Everything You Need To Know About Ear Infections

couple of female swimmers swimming with a swim board doing leg exercises in an indoor swimming pool

By Dr Lizzie Kershaw-Yates, GP and medical team member at TheOnlineClinic 

Dr Elizabeth Kershaw-Yates

Dr Elizabeth Kershaw-Yates

What is an ear infection?

Ear infections are common and can occur in both ears, although usually only one ear is affected.

Infections can develop in any one of the three parts of the ear – but they are most common in the outer ear, or the middle ear, rather than the inner ear.

Symptoms of ear infection

  • Outer ear infection – Itching, discharge, pain (earache) slight loss of hearing and a blocked feeling.
  • Middle ear infection – Earache, fever, nausea, vomiting, slight loss of hearing and discharge (if the eardrum bursts). Usually, the eardrum heals, but middle ear infections can permanently damage the eardrum and cause deafness.
  • Inner ear infection – As the inner ear is associated with both hearing and balance, infections tend to cause hearing loss, dizziness, a spinning feeling (vertigo) and loss of balance.

Who gets ear infections?

Ear infections can occur in people of all ages, although they commonly occur in children. You are at a greater risk if you get water, soap or shampoo in your ear when you wash or go swimming.

Outer ear infections commonly occur in people with skin problems such as dermatitis, eczema, or psoriasis, and in those with narrow ear canals.

a beautiful girl standing at the shower

Pic: iStockphoto

What causes an ear infection?

  • Outer ear infections are usually caused by bacteria in the ear canal but can be the result of a fungus or yeast.
  • Middle ear infections tend to occur when the air-filled space fills with fluid (mucus) and then becomes infected – this can particularly happen with a cold.
  • Inner ear infections are generally caused by viruses e.g. the common cold virus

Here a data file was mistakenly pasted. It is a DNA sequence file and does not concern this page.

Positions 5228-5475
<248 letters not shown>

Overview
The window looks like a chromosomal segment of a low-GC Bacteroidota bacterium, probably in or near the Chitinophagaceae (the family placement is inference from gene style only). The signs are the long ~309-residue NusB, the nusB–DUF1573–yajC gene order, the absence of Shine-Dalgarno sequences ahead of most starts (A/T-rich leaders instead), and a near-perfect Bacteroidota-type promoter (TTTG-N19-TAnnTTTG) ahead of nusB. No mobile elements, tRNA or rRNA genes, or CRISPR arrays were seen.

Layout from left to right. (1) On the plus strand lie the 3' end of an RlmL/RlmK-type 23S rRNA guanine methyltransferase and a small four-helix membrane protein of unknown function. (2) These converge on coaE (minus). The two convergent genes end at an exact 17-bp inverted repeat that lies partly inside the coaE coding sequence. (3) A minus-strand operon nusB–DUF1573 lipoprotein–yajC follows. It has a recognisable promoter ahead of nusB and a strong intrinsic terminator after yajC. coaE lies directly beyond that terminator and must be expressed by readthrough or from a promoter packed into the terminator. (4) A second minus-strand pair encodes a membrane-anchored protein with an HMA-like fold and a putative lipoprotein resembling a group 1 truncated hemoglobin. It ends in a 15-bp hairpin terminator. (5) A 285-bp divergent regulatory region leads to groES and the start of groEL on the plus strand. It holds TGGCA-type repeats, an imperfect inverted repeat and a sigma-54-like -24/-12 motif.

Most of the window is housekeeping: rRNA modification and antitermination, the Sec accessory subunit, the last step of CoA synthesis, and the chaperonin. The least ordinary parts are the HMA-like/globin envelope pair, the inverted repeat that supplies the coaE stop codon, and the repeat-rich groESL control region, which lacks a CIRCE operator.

• They can also arise for no apparent reason.

 How are they treated?

Most ear infections resolve themselves within 2-3 days and do not require treatment. If an infection persists beyond a few days, you should contact your doctor.

Painkillers can help reduce fever and manage the pain of the infection.

Antibiotics can be prescribed to treat ear infections and inflammation. They are especially used when the infection is severe and there’s a high risk of complications.

drug pill and capsule of antibiotics in blister packaging

Pic: iStockphoto

Reducing the risk of ear infections

You can reduce your chances of getting an ear infection by keeping your ears dry and preventing water, soap or shampoo from running in the ear. Wear a cap and earplugs when swimming and put Vaseline-covered cotton wool in your ear canal when you take a shower or wash your hair.

Do not prod inside your ear or use cotton buds. These can scratch and push wax and debris down the canal.

If an ear infection has been persisting for more than a few days, then your GP will be able to advise.




Moira Chisholm

I'm the Health Editor on My Weekly and am always interested to hear what's new in this fascinating field. I also deal with the gardening, shopping pages, general features, our website content and the Ask Helen problem page. I have a special interest in Christmas content because I'm on the team for Your Best Ever Christmas Magazine, too!